Anxiety and Addiction: What You Need to Know

anxiety and addiction

Anxiety and addiction are conditions that are more common than most people may realize. Unfortunately, when both of these conditions are present, they are known to exacerbate each other. If a person is not receiving adequate mental health treatment for existing issues, substance abuse is likely to progress. In the same way, when problems with substance abuse are being ignored, mental health tends to worsen. Luckily, there are effective strategies to take care of both issues at the same time. If you or a loved one is suffering from anxiety and addiction, here’s what you need to know.

Symptoms of Anxiety

Anxiety is a condition that causes a person to be in a state of constant worry and fear. This condition can negatively affect one’s daily life including their performance at work and personal relationships. Studies indicate that nearly 40 million Americans suffer from some type of anxiety disorder yearly. 

When emotional distress interferes with daily activities, you may have an anxiety disorder. Individuals can have different levels of anxiety, ranging from moderate to debilitating. Although the disorder does not receive the focus it should, it is a severe mental health condition.

Common Symptoms of Generalized Anxiety Disorder (GAD) Include:

  • Persistent worry
  • Restlessness
  • Irritability
  • An unrealistic view of problems
  • Difficulty concentrating
  • Insomnia
  • Sleepiness

Physical symptoms such as:

  • Nausea
  • Sweating
  • Headaches
  • Trembling

GAD can occur along with:

  • Panic attacks
  • Agoraphobia
  • Social anxiety disorder
  • Selective mutism
  • Separation and other specific phobias.

Health care professionals are also noticing that signs of anxiety disorders run in families. In other words, this shows there may be a strong biological basis, much like any other physical illness similar to diabetes or cardiac issues.

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Research shows that there is a set of factors that significantly contributes to the development of anxiety, including:

  • Genetics
  • Brain chemistry function
  • Personality
  • Life events

Getting help early gives the person the best chance for an easy and full recovery.

Diagnosis and Mental Health Treatment

One of the most debilitating symptoms of this condition is always expecting the worst. This can be especially difficult when trying to achieve a new project or land a new job. At times, It can be difficult to simply remain positive, but reminding oneself that this is a treatable condition, can help tremendously.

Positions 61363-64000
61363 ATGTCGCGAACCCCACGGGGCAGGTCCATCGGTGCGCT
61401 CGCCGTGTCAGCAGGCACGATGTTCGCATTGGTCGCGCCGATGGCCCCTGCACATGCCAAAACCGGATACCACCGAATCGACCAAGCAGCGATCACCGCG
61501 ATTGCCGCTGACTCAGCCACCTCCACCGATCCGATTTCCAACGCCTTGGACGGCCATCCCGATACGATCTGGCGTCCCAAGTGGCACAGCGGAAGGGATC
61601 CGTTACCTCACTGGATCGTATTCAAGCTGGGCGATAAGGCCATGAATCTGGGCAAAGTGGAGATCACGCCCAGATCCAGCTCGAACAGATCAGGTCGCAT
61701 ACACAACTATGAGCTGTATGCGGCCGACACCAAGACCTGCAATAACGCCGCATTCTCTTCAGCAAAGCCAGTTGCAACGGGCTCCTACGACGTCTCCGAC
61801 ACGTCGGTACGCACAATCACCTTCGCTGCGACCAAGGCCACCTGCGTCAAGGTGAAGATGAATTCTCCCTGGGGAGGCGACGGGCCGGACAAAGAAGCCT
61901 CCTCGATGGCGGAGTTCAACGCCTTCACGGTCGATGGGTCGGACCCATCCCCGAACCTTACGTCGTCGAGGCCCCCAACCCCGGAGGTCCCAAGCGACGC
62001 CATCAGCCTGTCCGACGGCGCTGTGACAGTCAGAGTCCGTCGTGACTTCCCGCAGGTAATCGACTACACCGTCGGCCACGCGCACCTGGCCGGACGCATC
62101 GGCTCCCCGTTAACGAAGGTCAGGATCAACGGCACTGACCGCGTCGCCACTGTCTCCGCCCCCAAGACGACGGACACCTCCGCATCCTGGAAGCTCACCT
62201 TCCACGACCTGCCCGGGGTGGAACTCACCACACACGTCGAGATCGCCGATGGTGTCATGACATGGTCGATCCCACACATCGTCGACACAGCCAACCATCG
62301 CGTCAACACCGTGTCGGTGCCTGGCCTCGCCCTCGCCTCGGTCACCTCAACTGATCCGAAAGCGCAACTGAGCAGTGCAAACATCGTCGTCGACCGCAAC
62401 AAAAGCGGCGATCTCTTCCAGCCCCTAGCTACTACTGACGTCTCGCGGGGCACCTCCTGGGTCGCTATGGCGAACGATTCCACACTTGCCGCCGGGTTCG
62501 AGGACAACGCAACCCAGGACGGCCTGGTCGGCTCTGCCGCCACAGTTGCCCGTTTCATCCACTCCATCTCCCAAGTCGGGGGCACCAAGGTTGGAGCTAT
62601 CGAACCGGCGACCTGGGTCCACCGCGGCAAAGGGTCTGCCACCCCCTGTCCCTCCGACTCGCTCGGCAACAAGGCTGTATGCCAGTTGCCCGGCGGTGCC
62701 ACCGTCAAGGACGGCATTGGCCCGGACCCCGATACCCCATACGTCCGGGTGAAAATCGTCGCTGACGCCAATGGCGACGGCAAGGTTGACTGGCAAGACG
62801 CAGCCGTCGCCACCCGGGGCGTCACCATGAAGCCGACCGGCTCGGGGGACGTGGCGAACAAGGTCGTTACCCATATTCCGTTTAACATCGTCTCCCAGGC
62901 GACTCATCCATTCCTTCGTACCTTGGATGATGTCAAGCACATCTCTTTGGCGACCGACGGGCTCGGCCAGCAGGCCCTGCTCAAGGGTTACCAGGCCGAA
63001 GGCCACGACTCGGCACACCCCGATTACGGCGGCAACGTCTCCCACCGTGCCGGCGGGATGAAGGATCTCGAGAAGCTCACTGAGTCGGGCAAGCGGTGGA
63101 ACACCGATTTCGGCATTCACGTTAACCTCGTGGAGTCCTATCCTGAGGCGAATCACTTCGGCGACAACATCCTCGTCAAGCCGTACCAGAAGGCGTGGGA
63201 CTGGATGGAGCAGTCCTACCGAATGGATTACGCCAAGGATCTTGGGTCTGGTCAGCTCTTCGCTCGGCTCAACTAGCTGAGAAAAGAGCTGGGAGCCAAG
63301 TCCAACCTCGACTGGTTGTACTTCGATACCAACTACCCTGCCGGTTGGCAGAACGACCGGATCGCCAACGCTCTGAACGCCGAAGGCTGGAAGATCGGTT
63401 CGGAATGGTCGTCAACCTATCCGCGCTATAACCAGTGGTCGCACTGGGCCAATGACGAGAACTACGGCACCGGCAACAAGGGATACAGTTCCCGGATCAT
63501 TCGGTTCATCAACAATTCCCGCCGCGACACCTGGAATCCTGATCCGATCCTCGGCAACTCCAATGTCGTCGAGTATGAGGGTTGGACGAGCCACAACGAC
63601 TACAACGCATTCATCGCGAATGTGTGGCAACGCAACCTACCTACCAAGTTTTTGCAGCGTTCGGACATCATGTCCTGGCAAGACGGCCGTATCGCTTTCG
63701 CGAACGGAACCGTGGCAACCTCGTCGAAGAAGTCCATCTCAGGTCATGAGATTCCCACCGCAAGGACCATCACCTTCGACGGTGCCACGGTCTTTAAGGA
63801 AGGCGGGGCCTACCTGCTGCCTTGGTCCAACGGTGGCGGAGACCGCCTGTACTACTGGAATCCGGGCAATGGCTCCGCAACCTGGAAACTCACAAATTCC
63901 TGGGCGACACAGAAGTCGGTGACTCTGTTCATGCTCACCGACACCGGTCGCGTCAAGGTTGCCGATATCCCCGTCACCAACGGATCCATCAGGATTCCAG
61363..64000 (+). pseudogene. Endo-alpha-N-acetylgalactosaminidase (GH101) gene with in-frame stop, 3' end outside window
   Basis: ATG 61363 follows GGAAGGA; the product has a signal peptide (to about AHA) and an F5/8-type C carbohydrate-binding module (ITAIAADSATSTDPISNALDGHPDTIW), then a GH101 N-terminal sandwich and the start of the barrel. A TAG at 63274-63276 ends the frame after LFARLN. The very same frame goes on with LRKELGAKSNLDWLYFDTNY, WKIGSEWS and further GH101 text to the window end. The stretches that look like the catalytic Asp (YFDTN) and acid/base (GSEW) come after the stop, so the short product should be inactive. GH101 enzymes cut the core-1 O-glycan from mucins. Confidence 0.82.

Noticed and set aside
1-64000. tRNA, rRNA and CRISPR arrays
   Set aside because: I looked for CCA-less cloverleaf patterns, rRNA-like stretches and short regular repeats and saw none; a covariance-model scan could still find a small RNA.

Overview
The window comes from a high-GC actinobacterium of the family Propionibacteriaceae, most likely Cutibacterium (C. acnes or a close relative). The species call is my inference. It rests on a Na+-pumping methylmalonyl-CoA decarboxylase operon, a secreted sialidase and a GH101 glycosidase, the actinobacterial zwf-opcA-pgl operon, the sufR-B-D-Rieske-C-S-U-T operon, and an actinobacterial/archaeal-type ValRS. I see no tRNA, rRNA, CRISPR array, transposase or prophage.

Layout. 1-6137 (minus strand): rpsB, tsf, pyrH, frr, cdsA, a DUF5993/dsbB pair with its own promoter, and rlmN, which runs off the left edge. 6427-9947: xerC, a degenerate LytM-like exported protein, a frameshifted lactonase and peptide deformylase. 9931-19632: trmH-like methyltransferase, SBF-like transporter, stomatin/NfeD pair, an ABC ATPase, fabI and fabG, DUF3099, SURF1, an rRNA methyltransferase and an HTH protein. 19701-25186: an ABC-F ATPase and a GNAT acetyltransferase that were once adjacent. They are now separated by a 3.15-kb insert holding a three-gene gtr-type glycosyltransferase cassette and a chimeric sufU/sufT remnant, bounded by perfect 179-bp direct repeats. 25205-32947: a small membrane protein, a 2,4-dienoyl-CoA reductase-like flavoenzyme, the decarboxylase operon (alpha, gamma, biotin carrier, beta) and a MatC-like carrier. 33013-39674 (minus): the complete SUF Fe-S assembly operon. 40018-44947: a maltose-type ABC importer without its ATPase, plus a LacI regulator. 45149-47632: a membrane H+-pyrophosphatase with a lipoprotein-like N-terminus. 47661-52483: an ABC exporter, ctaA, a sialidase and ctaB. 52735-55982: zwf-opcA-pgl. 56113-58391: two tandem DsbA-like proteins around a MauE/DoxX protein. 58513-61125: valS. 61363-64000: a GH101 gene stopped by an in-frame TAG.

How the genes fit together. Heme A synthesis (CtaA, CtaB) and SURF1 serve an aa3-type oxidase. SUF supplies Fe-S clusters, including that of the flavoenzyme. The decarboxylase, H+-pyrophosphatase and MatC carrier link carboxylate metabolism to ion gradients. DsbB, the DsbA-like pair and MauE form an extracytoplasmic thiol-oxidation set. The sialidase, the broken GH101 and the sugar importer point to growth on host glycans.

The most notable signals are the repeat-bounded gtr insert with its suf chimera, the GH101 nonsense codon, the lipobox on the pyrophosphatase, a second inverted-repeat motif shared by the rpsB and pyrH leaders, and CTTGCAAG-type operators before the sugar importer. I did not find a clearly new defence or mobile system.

It is essential to understand that different anxiety disorders have various courses of treatment. Some treatments are preventive, while some are for controlling symptoms or even as a solution to the problem. Prescription medications are beneficial for managing symptoms, but they work much better in conjunction with other forms of psychotherapy.

Antidepressants are one of the main tools to prevent, control or combat anxiety disorders, especially the SSRIs. Examples of some of these brand medications are Celexa, Lexapro, Prozac, Paxil, and Zoloft. While these drugs may work for some, it is crucial for the person’s safety and well-being that they first see a health care provider. There they will receive an individual diagnosis and a treatment plan that fits their unique health needs.

Anxiety and Addiction

One of the most common mental health issues seen in persons with addiction is anxiety. The main reason is that substances like alcohol and drugs, provide an individual with temporary relief of emotional distress – some call it self-medicating. The issue is that this destructive cycle of substance abuse puts the person into a much deeper and downward spiral as time goes by.

Treating Substance Abuse

Substance abuse treatment will not eliminate anxiety disorder. In order to find full recovery, it is necessary to treat both. Well-established medical drug detoxification followed by behavioral therapy can lead to an accurate diagnosis. Once the patient is free of the substance and emotionally present the mental health professional can help him focus, identify, understand, and more importantly, change the thinking and behavior patterns.

No matter which disorder came first, it is important to get treated for both. First and foremost, it is important to find a provider that can effectively detox you from the addictive substance. Secondly, you need to find a mental health professional that will carefully diagnose your unique health needs. As much as we would like to have a specific answer that would work for everyone, that is simply not reality.

The most critical factor in successfully treating anxiety and addiction is finding the right treatment professionals. Make sure the treatment center has the services and resources that match your personal needs. Regardless of what path you choose, remember, help is available and life does not have to be this hard.